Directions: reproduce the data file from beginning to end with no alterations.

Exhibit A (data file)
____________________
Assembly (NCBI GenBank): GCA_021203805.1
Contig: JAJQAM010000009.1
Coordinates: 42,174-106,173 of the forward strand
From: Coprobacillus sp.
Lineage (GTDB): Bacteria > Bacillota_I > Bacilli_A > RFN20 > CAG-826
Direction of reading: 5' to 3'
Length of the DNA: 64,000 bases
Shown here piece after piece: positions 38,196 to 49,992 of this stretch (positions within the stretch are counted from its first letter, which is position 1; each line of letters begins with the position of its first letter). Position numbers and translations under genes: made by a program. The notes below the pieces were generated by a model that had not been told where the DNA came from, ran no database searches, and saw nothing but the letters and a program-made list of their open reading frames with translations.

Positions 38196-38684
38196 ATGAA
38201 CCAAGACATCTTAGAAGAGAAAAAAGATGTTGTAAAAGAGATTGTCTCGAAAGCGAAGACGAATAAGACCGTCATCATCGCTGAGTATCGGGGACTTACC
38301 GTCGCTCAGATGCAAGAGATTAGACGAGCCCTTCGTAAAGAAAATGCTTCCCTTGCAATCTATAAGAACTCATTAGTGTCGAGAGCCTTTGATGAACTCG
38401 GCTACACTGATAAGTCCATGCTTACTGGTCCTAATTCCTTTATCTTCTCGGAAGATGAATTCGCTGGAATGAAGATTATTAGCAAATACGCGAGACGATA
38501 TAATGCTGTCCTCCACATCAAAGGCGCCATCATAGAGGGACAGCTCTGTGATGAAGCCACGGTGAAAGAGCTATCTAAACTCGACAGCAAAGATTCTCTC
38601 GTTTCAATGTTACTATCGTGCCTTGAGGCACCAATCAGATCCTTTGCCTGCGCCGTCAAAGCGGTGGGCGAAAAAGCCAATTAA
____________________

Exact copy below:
Assembly (NCBI GenBank): GCA_021203805.1
Contig: JAJQAM010000009.1
Coordinates: 42,174-106,173 of the forward strand
From: Coprobacillus sp.
Lineage (GTDB): Bacteria > Bacillota_I > Bacilli_A > RFN20 > CAG-826
Direction of reading: 5' to 3'
Length of the DNA: 64,000 bases
Shown here piece after piece: positions 38,196 to 49,992 of this stretch (positions within the stretch are counted from its first letter, which is position 1; each line of letters begins with the position of its first letter). Position numbers and translations under genes: made by a program. The notes below the pieces were generated by a model that had not been told where the DNA came from, ran no database searches, and saw nothing but the letters and a program-made list of their open reading frames with translations.

Positions 38196-38684
38196 ATGAA
38201 CCAAGACATCTTAGAAGAGAAAAAAGATGTTGTAAAAGAGATTGTCTCGAAAGCGAAGACGAATAAGACCGTCATCATCGCTGAGTATCGGGGACTTACC
38301 GTCGCTCAGATGCAAGAGATTAGACGAGCCCTTCGTAAAGAAAATGCTTCCCTTGCAATCTATAAGAACTCATTAGTGTCGAGAGCCTTTGATGAACTCG
38401 GCTACACTGATAAGTCCATGCTTACTGGTCCTAATTCCTTTATCTTCTCGGAAGATGAATTCGCTGGAATGAAGATTATTAGCAAATACGCGAGACGATA
38501 TAATGCTGTCCTCCACATCAAAGGCGCCATCATAGAGGGACAGCTCTGTGATGAAGCCACGGTGAAAGAGCTATCTAAACTCGACAGCAAAGATTCTCTC
38601 GTTTCAATGTTACTATCGTGCCTTGAGGCACCAATCAGATCCTTTGCCTGCGCCGTCAAAGCGGTGGGCGAAAAAGCCAATTAA